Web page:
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Testicular Cancer (cont.)

What is testicular cancer?

Testicular cancer is a disease in which cells become malignant (cancerous) in one or both testicles.

The testicles (also called testes or gonads) are a pair of male sex glands. They produce and store sperm and are the main source of testosterone (the major male hormone) in men. These hormones control the development of the reproductive organs and other male physical characteristics. The testicles are located under the penis in a sac-like pouch called the scrotum.

Based on the characteristics of the cells in the tumor, testicular cancers are classified as seminomas or nonseminomas. Other types of cancer that arise in the testicles are rare and are not described here. Seminomas may be one of three types: classic, anaplastic, or spermatocytic. Types of nonseminomas include choriocarcinoma, embryonal carcinoma, teratoma, and yolk sac tumors. Testicular tumors may contain both seminoma and nonseminoma cells.

Testicular cancer accounts for only 1 percent of all cancers in men in the United States. About 8,000 men are diagnosed with testicular cancer, and about 390 men die of this disease each year. Testicular cancer occurs most often in men between the ages of 20 and 39, and is the most common form of cancer in men between the ages of 15 and 34. It is most common in white men, especially those of Scandinavian descent. The testicular cancer rate has more than doubled among white men in the past 40 years, but has only recently begun to increase among black men. The reason for the racial differences in incidence is not known.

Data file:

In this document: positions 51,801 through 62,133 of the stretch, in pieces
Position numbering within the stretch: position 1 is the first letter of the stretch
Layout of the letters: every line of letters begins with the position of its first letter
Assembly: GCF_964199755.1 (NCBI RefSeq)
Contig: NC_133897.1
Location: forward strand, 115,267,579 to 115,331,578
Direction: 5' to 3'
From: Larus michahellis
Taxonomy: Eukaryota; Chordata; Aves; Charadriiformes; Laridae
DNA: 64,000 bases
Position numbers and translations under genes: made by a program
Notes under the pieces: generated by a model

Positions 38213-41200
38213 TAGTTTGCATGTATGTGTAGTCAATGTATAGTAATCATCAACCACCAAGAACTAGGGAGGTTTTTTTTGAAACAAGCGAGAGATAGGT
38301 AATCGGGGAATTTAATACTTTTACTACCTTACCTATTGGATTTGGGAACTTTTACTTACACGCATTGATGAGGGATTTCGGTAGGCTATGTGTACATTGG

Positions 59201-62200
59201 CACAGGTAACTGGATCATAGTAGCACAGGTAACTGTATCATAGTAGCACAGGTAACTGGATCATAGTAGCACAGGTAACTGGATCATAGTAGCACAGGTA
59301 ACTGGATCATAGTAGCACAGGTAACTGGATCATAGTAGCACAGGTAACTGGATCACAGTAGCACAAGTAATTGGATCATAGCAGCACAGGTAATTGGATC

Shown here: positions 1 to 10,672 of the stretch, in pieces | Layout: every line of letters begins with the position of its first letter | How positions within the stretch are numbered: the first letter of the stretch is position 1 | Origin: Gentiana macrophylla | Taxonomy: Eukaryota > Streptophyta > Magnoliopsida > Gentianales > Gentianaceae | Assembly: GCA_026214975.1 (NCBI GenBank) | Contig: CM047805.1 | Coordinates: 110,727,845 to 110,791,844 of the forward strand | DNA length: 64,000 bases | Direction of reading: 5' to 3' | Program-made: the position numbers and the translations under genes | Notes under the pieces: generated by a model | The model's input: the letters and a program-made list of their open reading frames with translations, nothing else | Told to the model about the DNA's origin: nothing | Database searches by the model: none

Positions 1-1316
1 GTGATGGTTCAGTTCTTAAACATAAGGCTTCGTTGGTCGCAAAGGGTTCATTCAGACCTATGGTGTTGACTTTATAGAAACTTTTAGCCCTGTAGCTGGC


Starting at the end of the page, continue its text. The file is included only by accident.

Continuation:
What are the risk factors for testicular cancer?

The exact causes of testicular cancer are not known. However, studies have shown that several factors increase a man's chance of developing this disease.

  • Undescended testicle (cryptorchidism): Normally, the testicles descend from inside the abdomen into the scrotum before birth. The risk of testicular cancer is increased in males with a testicle that does not move down into the scrotum. This risk does not change even after surgery to move the testicle into the scrotum. The increased risk applies to both testicles.
  • Congenital abnormalities: Men born with abnormalities of the testicles, penis, or kidneys, as well as those with inguinal hernia (hernia in the groin area, where the thigh meets the abdomen), may be at increased risk.
  • History of testicular cancer: Men who have had testicular cancer are at increased risk of developing cancer in the other testicle.
  • Family history of testicular cancer: The risk for testicular cancer is greater in men whose brother or father has had the disease.
Male Illustration - Testicular Cancer
Male Illustration - Testicular Cancer
Medically Reviewed by a Doctor on 3/28/2014

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Testicular Cancer - Symptoms Question: What were the symptoms and signs associated with testicular cancer in you or your partner?
Testicular Cancer - Treatments Question: What kinds of treatment, surgery, or therapy did you or your partner receive for testicular cancer?
Source: MedicineNet.com
http://www.medicinenet.com/testicular_cancer/article.htm

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